Scientists should write Wikipedia

Everyone uses Wikipedia. Given its ubiquity and quality, we all use it as a jumping-off point to learn about new topics, or as “external memory” to refresh about things we’re supposed to know. It’s no surprise then, that the way things are covered in Wikipedia has a profound influence on the way things are covered in everything from high school assignments, to undergraduate papers, even sometimes books by public figures. Wikipedia influences the way topics are portrayed in the world. The idea that Wikipedia shapes the content of the scientific literature might seem surprising, but a fascinating study by Neil Thompson and Douglas Hanley indicates that the language used in Wikipedia articles influences the language used in the scientific literature.

In chemistry and econometrics (the two fields they looked at), Thompson and Hanley found that papers published after a Wikipedia article was created use language that’s more similar to the language in the Wikipedia article than do papers published before the Wikipedia article was created. Once a Wikipedia article is created, there’s convergence between its language and the language used by published scientists.

While that’s an interesting pattern that might suggest that Wikipedia articles influence the scientific literature, it’s also possible that this convergence just reflects changes in the field. Rather than driving the change, Wikipedia articles and the scientific literature may be responding to the same changes in language being used in the field. After all, correlation, as we had hammered into our heads in statistics class, does not imply causation.

To distinguish between correlation and causation, Thompson and Handley came up with an experiment. They identified 43 topics in chemistry that were missing from Wikipedia’s coverage of chemistry and recruited doctoral students to create the missing articles. They then uploaded one group of these articles, while keeping the others as controls. Over the course of two years, they observed that the scientific literature converged with the articles they had uploaded, but not with the unpublished control articles. Wikipedia articles, it turns out, really do appear to influence the way things are written about in the scientific literature. This effect was especially pronounced in articles authored by scientists in lower-income countries where, presumably, access to paywalled journal articles is more restricted.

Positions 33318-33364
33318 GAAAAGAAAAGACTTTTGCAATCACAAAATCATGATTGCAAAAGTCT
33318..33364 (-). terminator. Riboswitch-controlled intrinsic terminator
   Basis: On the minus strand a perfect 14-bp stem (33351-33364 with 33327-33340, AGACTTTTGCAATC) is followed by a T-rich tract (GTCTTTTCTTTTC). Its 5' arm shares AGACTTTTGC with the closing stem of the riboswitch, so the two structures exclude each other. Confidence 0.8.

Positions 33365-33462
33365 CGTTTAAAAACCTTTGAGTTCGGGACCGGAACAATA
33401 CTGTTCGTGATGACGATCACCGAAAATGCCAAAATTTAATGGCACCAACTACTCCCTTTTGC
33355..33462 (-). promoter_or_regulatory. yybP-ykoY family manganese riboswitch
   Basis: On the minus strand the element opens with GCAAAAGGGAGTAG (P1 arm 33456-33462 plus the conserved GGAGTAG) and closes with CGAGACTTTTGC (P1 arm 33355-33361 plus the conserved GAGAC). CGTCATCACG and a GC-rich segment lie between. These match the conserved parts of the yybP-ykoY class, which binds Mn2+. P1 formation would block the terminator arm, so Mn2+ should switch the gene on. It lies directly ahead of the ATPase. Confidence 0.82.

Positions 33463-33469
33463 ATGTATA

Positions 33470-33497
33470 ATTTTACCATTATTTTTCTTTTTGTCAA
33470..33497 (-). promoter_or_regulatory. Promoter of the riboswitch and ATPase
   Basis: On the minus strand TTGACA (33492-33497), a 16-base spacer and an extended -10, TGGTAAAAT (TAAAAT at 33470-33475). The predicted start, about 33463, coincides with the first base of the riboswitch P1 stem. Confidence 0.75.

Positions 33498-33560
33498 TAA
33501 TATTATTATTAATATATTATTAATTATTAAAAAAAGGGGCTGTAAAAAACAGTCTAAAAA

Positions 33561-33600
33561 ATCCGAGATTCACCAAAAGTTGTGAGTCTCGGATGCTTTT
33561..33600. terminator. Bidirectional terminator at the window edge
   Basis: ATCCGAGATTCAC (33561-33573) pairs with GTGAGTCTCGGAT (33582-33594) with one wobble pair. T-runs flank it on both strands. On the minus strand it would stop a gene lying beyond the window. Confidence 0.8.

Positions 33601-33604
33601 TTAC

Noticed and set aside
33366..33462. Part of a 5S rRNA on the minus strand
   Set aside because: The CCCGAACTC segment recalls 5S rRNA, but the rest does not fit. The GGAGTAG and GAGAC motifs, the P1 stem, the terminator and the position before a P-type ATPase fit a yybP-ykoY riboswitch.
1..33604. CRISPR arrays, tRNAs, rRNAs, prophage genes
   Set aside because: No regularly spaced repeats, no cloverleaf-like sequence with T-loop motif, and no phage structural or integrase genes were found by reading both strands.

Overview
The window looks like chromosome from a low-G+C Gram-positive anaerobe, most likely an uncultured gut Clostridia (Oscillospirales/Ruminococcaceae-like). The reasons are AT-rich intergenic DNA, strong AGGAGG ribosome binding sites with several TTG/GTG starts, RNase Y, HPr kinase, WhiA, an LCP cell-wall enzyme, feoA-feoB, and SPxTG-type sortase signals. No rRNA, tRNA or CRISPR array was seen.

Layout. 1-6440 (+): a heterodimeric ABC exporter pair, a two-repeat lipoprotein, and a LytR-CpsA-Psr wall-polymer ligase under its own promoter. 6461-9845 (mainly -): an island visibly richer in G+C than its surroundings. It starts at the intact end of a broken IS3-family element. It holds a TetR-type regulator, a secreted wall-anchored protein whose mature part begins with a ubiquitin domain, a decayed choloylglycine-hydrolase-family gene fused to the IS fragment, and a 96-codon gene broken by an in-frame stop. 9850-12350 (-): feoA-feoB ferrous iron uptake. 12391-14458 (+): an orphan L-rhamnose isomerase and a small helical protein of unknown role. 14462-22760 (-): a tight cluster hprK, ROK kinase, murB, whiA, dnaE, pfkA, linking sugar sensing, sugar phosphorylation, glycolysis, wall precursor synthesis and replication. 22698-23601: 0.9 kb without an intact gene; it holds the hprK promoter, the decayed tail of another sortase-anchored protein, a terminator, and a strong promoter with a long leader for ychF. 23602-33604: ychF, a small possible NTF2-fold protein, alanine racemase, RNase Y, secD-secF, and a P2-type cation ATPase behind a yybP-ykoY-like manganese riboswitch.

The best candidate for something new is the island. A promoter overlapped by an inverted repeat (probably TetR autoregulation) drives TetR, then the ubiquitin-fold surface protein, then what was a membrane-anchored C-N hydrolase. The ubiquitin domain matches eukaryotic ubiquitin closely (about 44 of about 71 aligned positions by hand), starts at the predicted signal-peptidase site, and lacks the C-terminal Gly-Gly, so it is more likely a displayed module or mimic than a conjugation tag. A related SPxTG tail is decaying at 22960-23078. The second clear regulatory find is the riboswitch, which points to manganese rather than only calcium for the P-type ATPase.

So why does this matter? If the language used in a Wikipedia article ends up in the scientific literature, chances are that the way the topic is presented in Wikipedia influences the way that scientists understand the topic. This isn’t likely to be a problem…so long as Wikipedia presents the topic accurately, with appropriate nuance. Therein lies the problem.

Wikipedia is written by volunteers, and the quality of an article reflects the skills and knowledge of the volunteers who show up. To the extent that Wikipedia content actually shapes science, this means that science it shaped by the contributions of volunteers. These volunteers have done an immense service to humanity — and to science — by taking the time to contribute to this resource. But amateurs face certain important limitations when it comes to translating concepts, including the fact that they often rely on older, sometimes out-of-date sources. And they may be relying on sources that have subtle (or non-subtle) biases. If scientists fail to engage in the construction of knowledge on Wikipedia, they outsource something more than the communication of science to the public — they outsource the communication of science to their peers.

Scientists, you can get involved in the movement right now. Become an actor of change and progress, not only for public education but for future scholarship in your field. As a Wiki Scholar in our virtual, synchronous course, you can join your peers in learning Wikipedia’s procedural, technical, and cultural practices over the course of three months (meeting once a week for an hour). Register for our course now (start date is in March) or sign up to receive updates about upcoming courses here.

ImageFile:Researcher looking through microscope.jpg, public domain, via Wikimedia Commons.